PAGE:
Women’s sport | For it to work, it has to change

The influence of the sports industry on our society is immense. Athletes, teams, federations, leagues, brands, advertisers and sports media form a powerful cultural fabric that has the strength to change mentalities and behaviors.



With the debut of the new Professional Women’s Hockey League (LPHF) and a new year, let’s hope that a truly new era of sport begins here, in Montreal, in Quebec and in Canada. An equitable, healthy and inclusive era, where we finally close the gap in value between sports practiced by men and those practiced by others.

Professional sports and everything surrounding it are, by default, masculine. According to a recent study published by the Wasserman firm, women’s sports receive 15% of sports media coverage (when we talk about it, it is often from a male point of view) and barely more than 1% of sports sponsorships. industry (statista.com).

Women’s sport has aroused a semblance of interest for too long because it seems good to our collective conscience. Yes, we must have female role models for the next generations, but these athletes must also be fairly compensated.

The inequity is aberrant. American soccer legend, Abby Wambach symbolized this disparity by receiving the Icon Award at the 2016 ESPYs alongside Kobe Bryant and Peyton Manning. Although all three athletes received the same tribute, the reality of their retirements was radically different: both men were billionaires, while Wambach had to find a job to pay his rent.

Another edifying example is found in the NBA: the person who hides under the costume of the Denver Nuggets mascot earns US$625,000 per year, while in the WNBA, Diana Taurasi, one of the greatest players in the league history with three championship titles and five Olympic gold medals, receives US$234,000 per year (making her one of the highest paid players).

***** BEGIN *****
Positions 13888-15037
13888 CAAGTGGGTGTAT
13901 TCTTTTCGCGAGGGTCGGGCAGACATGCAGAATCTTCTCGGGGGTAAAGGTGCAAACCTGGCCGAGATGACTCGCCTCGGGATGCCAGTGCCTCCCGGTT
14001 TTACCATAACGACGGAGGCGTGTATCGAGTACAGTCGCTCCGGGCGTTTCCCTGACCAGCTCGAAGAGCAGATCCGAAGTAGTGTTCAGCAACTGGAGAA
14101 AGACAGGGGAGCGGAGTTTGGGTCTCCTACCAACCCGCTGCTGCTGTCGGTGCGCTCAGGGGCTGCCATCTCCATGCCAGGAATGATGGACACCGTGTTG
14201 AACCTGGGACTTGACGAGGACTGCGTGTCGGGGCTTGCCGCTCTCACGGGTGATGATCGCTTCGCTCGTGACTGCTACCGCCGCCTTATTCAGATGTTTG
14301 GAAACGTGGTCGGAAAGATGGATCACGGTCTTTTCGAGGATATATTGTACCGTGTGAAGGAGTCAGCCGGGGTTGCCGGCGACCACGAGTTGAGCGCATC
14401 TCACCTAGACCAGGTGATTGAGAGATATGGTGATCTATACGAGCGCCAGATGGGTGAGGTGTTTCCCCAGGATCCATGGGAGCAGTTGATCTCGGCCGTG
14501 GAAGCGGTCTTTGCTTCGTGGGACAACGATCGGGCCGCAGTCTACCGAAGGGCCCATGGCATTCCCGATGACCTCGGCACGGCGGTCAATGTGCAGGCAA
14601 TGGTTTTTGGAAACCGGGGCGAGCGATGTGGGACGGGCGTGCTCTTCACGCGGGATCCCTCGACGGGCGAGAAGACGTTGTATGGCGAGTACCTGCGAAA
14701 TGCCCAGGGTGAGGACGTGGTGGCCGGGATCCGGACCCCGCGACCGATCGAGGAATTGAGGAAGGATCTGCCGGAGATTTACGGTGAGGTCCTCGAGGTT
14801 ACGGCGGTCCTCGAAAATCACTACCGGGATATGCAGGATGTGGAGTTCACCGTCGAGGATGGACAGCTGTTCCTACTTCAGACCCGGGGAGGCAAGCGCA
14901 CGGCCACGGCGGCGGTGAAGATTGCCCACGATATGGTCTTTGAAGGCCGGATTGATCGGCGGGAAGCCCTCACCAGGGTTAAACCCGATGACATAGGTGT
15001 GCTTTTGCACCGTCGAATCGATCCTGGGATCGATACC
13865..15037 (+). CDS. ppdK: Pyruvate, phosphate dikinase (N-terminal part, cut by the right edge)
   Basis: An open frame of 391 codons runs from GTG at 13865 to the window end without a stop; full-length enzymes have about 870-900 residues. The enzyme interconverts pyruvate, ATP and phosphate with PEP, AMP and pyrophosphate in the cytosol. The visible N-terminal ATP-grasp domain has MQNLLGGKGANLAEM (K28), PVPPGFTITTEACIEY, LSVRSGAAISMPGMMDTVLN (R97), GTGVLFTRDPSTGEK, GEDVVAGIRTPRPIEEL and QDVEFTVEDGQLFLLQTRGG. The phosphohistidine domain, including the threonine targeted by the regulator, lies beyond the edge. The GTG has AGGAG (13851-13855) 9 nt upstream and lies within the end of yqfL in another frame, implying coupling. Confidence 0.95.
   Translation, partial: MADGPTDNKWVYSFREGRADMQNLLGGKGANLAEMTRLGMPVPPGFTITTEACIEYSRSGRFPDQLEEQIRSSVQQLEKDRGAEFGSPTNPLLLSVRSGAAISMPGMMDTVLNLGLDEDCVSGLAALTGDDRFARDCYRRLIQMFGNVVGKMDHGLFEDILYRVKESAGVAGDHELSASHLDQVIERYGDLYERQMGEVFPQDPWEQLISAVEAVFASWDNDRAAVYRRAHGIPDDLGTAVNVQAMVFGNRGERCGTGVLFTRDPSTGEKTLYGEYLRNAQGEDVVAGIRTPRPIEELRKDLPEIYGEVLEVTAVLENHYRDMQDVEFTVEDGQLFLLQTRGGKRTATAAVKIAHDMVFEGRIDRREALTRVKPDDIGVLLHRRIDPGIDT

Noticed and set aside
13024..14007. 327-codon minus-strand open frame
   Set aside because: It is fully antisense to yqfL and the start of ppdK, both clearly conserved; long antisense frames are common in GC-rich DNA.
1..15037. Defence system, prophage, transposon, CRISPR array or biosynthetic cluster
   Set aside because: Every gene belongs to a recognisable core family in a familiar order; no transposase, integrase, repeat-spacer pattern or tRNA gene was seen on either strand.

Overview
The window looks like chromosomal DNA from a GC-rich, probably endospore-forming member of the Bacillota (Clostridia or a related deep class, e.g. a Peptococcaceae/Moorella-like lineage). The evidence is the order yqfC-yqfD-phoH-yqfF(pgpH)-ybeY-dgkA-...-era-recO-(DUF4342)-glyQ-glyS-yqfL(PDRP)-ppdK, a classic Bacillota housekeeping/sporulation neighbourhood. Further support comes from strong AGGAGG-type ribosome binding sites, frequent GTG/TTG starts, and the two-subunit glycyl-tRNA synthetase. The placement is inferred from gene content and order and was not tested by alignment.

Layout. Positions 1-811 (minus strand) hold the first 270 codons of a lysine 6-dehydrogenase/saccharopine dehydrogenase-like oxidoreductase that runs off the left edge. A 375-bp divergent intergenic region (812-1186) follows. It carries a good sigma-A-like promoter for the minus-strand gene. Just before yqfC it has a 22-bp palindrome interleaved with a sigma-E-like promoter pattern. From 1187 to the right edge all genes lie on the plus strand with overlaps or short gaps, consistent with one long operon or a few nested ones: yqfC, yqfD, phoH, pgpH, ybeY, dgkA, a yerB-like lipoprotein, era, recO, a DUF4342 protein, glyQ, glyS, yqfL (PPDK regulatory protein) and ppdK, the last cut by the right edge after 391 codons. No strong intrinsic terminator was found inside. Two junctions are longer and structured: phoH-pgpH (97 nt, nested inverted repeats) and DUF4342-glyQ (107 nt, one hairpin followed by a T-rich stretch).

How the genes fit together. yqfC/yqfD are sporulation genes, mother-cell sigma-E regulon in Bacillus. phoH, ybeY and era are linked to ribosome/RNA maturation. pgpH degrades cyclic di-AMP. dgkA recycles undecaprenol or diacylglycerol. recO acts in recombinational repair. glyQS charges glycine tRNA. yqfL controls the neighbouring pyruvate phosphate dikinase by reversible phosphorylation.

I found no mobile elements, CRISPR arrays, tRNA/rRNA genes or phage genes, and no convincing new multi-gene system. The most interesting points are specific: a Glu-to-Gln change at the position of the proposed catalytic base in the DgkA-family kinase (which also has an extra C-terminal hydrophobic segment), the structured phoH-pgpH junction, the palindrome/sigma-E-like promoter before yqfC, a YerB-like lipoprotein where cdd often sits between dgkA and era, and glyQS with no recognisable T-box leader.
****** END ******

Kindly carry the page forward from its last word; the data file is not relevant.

According to Deloitte, women’s sport will generate more than 1.3 billion worldwide in 2024, or 300% more than in 2021. And the fans are there, if we rely on attendance and attendance records. ratings which continue to be shattered. The popularity of women’s sport in the media and economic space is particularly felt among our neighbors to the South with the activities of university sport, the WNBA, the NWSL and the WTA. Still surprising that a country that calls itself open and progressive like ours seems miles behind them in this sense. We can think of our hockey players, our Canadian boxers and so many others; the list of examples of inequities is still far, far too long.

The business and media communities need to do more than nod their heads. It takes more Canadian Tire1 who choose to invest half of their sports sponsorship budget in women’s sport, but also all the stakeholders to succeed in this development: sports organizations, media and fans. We must change the codes and the face of real decision-makers, media personalities and people of influence in sports and business circles by including women and members of under-represented communities.

Couldn’t Montreal become the first Canadian city to host a WNBA franchise in addition to – or instead of – an NBA franchise? It is high time to transform the discourse on the commercial and marketing value of women’s sport: it is a business growth strategy and not a community involvement strategy. Respect and true recognition of female athletes requires financial commitment and prime time media visibility.

The market will only be rebalanced when federations, leagues, advertisers, investors and their media partners recognize the value of female athletes.

The good news is that there is still time to invest. The Montreal business community should rush to the doors of the 21.02 High Performance Hockey Center, the LPHF, the future professional soccer league led by Project 8 and Diana Matheson, and any other project that ensures the sustainability and development of the women’s sport.

It is a page of history that could be written by recognizing those who, after all, form 50% of the population. That a professional women’s hockey game is sold out shouldn’t be news, it should be the norm for all games in 2024. It’s time to get on board, invest, change the culture and finally have a positive and lasting impact.


reference: www.lapresse.ca

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